Wazir wound up in this business by coincidence. He saw people selling perfume and watches on a visit to New York, and brought the business model to D.C. Now he runs two shops in the market. On the day City Paper found him, he was doing good business selling watch sets for Mother’s Day.
Wazir expects to leave in a few years, and reflects on his time here. “I will write one book,” he says.
Fatima Toor exits a halal butcher and walks south on 5th Street NE, hoping that the market won’t change too much. The butcher has been “a savior” to her. “I was Googling stuff and noticed that most halal markets are actually in Virginia and I don’t have a car. I would take the Metro all the way to Fairfax, then take an Uber, then get the halal meat, and then come all the way back that way. And it was a lot.” A friend eventually introduced her to this place. “And it was wonderful, and it’s still great that I have it. I just got halal marshmallows for iftar.”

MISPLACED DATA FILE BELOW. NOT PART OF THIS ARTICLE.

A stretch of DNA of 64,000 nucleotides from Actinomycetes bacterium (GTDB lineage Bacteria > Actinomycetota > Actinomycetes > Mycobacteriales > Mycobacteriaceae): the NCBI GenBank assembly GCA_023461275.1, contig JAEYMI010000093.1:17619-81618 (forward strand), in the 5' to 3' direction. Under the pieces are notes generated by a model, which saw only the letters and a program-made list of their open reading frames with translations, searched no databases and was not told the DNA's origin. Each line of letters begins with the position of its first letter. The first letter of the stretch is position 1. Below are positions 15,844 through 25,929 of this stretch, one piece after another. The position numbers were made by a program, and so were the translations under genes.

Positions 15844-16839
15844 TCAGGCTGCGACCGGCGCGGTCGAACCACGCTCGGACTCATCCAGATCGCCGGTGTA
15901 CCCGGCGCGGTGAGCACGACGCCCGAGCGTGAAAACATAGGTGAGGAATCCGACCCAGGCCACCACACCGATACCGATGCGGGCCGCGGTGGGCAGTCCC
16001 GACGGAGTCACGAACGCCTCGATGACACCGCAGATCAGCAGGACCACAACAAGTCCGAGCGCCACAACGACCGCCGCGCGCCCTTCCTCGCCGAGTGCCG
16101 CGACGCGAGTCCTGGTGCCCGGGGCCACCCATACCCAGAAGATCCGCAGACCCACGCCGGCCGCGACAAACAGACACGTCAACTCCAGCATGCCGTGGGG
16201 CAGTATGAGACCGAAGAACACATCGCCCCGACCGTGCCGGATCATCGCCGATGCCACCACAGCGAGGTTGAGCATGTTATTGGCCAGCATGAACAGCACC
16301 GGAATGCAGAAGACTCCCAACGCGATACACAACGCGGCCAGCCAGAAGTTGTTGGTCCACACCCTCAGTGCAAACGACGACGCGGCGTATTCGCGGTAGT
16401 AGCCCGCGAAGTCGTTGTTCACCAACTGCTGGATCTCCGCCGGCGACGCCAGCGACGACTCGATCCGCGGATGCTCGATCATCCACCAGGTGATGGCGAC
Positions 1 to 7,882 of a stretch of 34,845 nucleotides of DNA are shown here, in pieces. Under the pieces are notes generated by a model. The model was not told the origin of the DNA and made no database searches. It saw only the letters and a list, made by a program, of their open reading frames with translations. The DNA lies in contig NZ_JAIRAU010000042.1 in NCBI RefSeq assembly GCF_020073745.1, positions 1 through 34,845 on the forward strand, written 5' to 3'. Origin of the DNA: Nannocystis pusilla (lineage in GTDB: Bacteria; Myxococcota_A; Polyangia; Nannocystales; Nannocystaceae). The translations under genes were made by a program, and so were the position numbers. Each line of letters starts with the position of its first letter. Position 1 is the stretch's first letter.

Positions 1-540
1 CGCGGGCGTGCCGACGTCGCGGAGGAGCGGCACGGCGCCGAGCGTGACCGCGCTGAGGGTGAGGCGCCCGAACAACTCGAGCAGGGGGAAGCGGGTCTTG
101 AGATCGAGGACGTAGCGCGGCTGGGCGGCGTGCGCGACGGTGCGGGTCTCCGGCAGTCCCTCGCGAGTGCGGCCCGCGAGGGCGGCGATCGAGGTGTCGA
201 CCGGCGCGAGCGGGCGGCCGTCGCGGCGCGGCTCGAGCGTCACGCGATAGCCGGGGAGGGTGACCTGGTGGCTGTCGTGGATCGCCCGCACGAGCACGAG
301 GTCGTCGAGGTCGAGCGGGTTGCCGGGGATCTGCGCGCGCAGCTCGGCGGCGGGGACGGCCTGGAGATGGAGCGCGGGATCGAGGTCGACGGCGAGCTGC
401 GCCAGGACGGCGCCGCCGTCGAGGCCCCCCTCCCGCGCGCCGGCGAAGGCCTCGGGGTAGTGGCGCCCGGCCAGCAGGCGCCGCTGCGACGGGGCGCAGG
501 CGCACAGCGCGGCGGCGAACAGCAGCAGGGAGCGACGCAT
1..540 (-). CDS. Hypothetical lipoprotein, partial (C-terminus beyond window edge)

The juxtaposition of the old and new throws her.
“I’m not sure if they really understand the diversity of this city and the different types of people that live here and equity in D.C. And like how when you start only having one type of stores and markets for people who have money you aren’t considering and thinking about other groups of people and other incomes in the city that need things. Halal meat is an essential need for me. And if this goes away I don’t know what I’m going to do. And so they need to think about that consideration of other people, not just one type of group of people. Like rich, upscale, well off people.”